The rocket blasted off from Launch Pad No.1 (the same pad Yuri Gagarin used on humanity’s first space flight in 1961) at 19.28 Moscow Time. Roscosmos cosmonaut Alexander Skvortsov, astronauts Luca Parmitano of the European Space Agency and Drew Morgan of NASA headed to the International Space Station (ISS).
"The spacecraft did separate in a scheduled mode," the Roscosmos representative said.
"According to telemetry information, the spacecraft’s solar panels are open. External arrays fully deployed," said the commentator at the Mission Control Center.
According to telemetry, parameters of the spacecraft’s orbit are as it was planned.
The rocket will fly to the ISS in accordance with the six-hour plan, which means four spins around the globe. The spacecraft is scheduled to dock to the ISS at 01.50 Moscow Time on Sunday.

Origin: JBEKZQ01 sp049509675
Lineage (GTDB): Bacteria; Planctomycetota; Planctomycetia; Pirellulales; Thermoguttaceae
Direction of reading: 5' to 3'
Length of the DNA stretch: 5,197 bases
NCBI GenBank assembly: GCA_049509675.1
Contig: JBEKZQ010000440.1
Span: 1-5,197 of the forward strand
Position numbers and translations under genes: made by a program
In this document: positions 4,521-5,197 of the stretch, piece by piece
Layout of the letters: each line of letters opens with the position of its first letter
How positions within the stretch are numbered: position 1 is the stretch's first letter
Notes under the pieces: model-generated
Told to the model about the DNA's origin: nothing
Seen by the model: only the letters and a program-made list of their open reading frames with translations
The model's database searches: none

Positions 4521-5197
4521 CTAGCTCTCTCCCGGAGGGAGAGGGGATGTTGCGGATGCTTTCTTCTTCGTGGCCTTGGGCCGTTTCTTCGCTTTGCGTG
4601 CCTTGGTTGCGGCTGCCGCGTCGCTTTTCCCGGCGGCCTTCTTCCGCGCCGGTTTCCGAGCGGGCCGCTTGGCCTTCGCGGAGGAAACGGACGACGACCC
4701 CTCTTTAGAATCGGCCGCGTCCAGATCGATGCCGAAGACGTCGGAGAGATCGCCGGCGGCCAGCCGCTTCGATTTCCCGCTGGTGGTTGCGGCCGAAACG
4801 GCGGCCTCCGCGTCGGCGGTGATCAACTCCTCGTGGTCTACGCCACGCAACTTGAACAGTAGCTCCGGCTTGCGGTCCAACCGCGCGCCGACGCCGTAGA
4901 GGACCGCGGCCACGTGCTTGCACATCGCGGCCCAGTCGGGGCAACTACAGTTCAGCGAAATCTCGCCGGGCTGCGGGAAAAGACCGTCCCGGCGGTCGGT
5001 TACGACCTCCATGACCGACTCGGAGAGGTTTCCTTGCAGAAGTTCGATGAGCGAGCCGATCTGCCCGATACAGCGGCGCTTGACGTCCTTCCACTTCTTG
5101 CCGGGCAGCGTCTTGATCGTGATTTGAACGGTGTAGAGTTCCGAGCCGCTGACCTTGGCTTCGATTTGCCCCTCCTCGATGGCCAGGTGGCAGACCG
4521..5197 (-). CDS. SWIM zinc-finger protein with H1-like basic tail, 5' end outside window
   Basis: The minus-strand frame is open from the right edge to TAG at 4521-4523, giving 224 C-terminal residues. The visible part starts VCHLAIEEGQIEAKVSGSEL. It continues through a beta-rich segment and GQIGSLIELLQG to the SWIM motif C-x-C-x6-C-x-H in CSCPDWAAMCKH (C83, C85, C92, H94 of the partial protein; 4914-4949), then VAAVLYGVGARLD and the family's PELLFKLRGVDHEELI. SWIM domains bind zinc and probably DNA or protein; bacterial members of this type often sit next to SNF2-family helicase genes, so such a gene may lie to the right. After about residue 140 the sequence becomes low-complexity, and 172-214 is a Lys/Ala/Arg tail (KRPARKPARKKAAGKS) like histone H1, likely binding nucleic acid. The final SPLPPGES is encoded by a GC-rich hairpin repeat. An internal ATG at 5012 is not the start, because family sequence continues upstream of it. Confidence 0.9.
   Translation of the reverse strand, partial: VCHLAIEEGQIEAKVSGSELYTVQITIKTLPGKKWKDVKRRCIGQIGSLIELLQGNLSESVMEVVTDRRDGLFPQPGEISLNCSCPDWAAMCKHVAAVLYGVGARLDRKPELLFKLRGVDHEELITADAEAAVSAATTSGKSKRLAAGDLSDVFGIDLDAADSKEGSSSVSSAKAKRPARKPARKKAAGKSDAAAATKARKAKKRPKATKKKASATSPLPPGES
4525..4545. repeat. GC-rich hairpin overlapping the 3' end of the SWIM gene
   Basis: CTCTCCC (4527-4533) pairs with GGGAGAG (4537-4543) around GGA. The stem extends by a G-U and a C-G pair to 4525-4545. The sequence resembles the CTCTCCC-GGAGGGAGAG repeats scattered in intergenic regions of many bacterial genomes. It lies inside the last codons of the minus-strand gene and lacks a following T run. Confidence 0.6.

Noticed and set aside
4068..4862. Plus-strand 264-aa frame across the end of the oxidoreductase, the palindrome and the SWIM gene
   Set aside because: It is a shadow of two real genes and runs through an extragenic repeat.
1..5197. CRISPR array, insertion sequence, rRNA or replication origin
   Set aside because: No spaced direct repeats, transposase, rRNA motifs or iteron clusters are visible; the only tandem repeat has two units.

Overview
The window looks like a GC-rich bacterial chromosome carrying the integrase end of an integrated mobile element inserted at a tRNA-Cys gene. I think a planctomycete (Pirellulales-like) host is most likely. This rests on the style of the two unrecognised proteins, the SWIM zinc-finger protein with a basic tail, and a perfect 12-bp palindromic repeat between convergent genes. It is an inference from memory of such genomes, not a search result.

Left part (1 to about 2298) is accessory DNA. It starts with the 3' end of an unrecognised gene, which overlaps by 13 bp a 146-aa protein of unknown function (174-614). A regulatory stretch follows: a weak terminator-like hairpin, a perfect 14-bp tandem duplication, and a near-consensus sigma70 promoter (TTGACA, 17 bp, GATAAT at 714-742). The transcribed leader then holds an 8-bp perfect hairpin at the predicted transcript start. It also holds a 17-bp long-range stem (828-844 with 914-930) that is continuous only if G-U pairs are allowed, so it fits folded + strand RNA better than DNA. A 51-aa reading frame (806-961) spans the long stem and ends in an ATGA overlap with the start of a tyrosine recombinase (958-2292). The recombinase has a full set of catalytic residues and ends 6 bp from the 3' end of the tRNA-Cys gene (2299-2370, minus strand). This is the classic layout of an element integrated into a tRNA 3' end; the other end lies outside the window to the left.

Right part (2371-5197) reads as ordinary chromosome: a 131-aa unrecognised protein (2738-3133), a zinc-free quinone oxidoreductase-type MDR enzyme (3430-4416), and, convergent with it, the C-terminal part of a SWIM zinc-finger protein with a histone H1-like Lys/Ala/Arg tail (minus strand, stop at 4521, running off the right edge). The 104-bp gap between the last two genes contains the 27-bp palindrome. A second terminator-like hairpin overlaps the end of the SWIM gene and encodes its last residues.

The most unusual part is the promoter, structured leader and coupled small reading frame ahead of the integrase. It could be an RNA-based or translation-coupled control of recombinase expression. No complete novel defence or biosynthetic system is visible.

The new crew will be working aboard the ISS for 201 days. During the space expedition, first astronaut of the United Arab Emirates Hazza al-Mansouri will travel to the orbital outpost where he will stay for about a week, after which he will return to Earth together with the crew of the Soyuz MS-12 spacecraft. Currently, Russian cosmonaut Alexei Ovchinin and NASA astronauts Nick Hague and Christina Koch are staying on the space station.
Overall, the ISS-60/61 expedition crewmembers are set to carry out almost 50 applied research experiments, five of which will be conducted in an autonomous mode, without the crew’s participation.
The cosmonauts and astronauts will also handle Progress MS resupply ships and a Soyuz MS-14 spacecraft that will be launched in its crewless version, and also the android robot Fedor.